The deer tick (Ixodes scapularis) is a small tick mostly inhabiting the coastal areas of York and Cumberland Counties. It is capable of transmitting Lyme Disease. The early signs of the disease show up as a rash at the bite site and then flu-like symptoms. Untreated cases may lead to arthritic conditions and possible neurological problems. Two factors to keep in mind are that not all deer ticks carry Lyme disease causing spirochete (bacterium) and, a tick must remain attached to the host for at least 24 hours in order to infect the host. For more information on deer ticks and Lyme Disease, refer to the Public Health Fact Sheet entitled: "Lyme Disease in Maine", available from the Pest Management Office, Forest & Insect Disease Lab and the Bureau of Health.
American dog ticks, Dermacenter variabilis, also called wood ticks, are larger than deer ticks and the unengorged female has a whitish shield on its back. This tick readily attaches itself to humans and is one of the most commonly encountered ticks in Maine. The highest populations of the wood tick are found in southern Maine – in Oxford County and surrounding areas. However, ticks have turned up recently in great abundance in areas north of Oxford County and into Kennebec County. Some wood ticks outside of Maine may carry the organism that causes Rocky Mountain spotted fever, a serious disease that can be transmitted to humans. The symptoms of Rocky Mountain spotted fever are headache, fever, and aching muscles two to 14 days after an encounter with a tick. Two to three days after the fever starts, a rash develops on the wrists and ankles, spreading to the palms, soles, and trunk of the body. Wood ticks are most likely to be found in open areas with tall grass or brush. Adults are first noticed in late April and remain to abundant through June. Numbers seem to decline sharply after that, but some occur all summer.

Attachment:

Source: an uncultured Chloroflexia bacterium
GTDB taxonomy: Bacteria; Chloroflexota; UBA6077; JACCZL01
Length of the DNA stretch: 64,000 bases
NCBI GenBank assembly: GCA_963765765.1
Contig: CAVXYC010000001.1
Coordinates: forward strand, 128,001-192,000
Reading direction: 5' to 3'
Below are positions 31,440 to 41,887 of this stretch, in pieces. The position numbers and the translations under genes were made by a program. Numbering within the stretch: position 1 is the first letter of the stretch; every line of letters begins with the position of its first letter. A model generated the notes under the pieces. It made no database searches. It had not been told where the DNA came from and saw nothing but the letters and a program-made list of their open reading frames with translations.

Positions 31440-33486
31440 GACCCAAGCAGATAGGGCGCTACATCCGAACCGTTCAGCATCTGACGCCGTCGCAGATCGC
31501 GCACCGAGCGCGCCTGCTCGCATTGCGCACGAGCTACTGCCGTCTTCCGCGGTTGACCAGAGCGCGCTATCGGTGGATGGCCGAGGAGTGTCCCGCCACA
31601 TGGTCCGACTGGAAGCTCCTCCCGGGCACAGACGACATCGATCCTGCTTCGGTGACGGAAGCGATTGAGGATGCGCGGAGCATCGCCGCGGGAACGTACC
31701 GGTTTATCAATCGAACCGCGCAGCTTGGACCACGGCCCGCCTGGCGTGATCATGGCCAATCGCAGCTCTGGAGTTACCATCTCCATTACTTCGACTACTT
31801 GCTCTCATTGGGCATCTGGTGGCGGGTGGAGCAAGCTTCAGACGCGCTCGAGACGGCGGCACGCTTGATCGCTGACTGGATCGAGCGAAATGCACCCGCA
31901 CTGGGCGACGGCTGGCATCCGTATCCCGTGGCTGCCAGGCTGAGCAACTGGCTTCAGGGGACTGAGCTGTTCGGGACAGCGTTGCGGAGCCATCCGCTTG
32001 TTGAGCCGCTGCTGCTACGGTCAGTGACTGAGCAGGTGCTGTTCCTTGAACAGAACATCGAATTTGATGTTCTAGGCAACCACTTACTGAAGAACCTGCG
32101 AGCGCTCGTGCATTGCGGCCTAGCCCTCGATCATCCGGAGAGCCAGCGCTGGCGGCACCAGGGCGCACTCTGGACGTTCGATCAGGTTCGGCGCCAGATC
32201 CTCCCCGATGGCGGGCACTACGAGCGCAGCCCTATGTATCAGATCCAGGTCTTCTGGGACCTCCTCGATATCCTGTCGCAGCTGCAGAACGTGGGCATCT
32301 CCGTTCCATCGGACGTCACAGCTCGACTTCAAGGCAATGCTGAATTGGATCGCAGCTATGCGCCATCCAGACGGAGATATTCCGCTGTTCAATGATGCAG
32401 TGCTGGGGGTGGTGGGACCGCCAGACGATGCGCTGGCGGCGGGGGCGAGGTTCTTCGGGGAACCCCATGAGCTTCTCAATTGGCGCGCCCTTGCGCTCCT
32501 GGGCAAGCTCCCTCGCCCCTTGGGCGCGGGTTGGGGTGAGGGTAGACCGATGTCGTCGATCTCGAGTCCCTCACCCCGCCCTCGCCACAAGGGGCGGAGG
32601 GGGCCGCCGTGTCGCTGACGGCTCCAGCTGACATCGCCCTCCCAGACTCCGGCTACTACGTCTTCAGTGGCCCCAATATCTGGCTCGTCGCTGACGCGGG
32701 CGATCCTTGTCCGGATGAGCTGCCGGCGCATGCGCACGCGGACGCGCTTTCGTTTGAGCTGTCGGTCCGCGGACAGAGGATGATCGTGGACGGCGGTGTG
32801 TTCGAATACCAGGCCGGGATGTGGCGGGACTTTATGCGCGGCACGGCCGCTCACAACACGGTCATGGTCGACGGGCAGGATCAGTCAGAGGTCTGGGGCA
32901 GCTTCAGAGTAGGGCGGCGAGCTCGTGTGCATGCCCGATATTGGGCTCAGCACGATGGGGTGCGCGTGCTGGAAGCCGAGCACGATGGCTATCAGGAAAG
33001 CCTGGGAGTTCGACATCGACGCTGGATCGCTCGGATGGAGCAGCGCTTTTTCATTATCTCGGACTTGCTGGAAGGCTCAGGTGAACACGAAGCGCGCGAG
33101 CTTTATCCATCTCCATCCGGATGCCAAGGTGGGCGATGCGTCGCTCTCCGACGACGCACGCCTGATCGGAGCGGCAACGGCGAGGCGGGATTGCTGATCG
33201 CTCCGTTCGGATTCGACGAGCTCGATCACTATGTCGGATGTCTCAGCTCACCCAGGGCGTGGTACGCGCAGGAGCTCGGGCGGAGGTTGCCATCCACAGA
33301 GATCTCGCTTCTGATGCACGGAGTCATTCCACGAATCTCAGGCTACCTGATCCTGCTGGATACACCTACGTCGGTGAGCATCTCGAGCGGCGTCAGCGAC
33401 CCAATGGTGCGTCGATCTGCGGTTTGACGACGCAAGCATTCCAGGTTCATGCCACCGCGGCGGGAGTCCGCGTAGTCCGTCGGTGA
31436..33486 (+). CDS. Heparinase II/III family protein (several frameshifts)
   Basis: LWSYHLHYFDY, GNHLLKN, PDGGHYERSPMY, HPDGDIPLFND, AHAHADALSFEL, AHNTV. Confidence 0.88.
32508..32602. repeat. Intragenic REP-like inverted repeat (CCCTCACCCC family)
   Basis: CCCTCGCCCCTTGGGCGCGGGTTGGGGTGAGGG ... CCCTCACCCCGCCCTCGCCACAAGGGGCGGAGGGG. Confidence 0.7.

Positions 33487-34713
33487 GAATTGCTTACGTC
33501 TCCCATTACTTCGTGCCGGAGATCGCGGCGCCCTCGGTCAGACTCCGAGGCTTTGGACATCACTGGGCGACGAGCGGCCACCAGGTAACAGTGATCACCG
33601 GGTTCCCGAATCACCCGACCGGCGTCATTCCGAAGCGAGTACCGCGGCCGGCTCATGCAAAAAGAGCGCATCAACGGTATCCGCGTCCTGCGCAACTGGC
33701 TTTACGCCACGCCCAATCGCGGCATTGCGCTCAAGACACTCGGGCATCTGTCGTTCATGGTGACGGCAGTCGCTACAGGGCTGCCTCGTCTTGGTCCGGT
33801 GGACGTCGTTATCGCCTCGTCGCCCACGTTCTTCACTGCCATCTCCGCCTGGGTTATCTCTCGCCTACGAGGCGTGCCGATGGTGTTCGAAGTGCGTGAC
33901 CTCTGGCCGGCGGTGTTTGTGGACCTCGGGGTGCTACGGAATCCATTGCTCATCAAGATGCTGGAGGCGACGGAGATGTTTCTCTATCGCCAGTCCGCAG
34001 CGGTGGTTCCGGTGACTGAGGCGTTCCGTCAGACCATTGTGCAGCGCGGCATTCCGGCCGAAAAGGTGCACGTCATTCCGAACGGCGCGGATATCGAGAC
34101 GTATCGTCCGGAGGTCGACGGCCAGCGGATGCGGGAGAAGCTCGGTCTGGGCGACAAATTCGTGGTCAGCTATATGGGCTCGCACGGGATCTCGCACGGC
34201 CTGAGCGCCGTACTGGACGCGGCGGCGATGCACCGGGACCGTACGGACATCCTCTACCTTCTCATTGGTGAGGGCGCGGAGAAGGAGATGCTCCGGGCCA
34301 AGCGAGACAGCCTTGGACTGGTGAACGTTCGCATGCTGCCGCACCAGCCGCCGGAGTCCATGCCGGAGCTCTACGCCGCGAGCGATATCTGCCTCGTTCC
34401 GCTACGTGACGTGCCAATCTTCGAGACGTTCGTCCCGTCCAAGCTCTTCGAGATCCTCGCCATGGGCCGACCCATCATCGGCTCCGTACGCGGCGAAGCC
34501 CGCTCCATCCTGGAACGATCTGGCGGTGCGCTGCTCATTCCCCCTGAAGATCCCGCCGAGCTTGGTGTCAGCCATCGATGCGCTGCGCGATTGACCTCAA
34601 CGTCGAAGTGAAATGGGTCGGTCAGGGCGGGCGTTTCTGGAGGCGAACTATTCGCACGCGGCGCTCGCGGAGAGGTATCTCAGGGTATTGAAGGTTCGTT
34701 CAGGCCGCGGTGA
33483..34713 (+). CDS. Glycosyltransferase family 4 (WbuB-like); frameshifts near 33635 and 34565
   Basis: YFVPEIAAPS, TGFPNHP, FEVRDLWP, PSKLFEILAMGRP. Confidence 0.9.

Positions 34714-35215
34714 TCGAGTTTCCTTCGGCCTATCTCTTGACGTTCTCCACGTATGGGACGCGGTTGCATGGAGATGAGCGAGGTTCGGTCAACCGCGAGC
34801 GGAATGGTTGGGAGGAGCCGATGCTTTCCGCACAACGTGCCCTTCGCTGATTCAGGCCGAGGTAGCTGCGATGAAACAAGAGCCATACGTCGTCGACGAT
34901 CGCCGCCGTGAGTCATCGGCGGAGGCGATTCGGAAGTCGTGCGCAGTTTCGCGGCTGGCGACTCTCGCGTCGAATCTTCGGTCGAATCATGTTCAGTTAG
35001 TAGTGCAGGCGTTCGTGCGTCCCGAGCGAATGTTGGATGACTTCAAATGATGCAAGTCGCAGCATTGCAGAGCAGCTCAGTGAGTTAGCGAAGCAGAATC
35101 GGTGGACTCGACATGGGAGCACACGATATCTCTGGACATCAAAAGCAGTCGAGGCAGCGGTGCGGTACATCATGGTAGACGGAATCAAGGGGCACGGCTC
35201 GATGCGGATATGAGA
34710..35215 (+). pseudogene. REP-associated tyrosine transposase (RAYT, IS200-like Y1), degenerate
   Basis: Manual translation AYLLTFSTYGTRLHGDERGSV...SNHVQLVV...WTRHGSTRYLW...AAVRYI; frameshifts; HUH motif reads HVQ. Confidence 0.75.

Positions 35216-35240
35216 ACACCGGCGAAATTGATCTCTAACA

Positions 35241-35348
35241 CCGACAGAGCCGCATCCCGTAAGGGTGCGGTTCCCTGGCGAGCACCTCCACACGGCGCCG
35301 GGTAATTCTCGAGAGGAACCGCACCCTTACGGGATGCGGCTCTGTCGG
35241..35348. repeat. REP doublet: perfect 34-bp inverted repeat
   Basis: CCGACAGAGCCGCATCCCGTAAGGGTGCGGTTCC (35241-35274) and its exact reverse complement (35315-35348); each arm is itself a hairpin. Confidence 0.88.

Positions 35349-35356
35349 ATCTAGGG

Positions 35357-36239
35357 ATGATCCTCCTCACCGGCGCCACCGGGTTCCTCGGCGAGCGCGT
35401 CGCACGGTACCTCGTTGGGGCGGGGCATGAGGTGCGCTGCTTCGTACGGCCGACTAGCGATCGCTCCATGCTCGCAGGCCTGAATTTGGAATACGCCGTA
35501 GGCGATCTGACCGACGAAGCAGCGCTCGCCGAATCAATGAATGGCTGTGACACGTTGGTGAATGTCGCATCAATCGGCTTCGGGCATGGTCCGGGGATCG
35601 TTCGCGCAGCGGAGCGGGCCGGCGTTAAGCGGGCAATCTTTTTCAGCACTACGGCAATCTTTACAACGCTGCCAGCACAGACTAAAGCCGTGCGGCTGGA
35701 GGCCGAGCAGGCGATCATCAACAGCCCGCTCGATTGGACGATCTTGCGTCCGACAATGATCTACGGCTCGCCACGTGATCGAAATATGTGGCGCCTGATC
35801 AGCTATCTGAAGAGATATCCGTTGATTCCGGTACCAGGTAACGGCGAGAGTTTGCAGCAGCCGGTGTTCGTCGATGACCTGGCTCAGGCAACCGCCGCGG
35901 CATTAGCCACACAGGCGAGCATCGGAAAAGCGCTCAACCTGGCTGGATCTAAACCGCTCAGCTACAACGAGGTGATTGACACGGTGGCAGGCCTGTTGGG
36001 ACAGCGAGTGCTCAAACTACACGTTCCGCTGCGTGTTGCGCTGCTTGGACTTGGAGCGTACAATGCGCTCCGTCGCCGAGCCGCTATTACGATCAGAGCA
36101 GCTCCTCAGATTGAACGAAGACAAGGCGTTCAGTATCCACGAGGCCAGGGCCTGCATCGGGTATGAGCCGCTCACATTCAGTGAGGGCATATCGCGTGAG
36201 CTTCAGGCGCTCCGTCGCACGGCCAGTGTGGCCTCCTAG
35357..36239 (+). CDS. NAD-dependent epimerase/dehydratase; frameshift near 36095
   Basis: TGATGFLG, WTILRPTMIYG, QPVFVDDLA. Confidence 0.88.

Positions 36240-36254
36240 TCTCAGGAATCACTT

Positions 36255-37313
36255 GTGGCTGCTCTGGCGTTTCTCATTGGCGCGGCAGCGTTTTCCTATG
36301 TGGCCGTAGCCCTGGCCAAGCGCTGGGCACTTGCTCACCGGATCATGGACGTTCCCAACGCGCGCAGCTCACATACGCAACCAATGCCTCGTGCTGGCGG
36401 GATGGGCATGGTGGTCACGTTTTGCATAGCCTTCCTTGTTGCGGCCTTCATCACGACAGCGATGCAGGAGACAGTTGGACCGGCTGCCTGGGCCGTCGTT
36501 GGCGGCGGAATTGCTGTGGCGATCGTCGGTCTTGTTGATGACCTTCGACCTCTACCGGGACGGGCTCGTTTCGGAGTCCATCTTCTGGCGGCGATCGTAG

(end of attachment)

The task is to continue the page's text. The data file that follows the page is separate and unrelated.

The brown dog tick (Rhipicephalus sanguineus) is rarely found in Maine. It is transported here from areas south of Massachusetts on pets and occasionally on clothes. Although this species is not likely to feed on humans, it has been found in homes- even on beds. Dogs are the brown tick's most common host and source of blood meals. This is why the tick is most often found in kennels and pet beds. Rats and mice may also be intermittent hosts. This tick does not overwinter in Maine.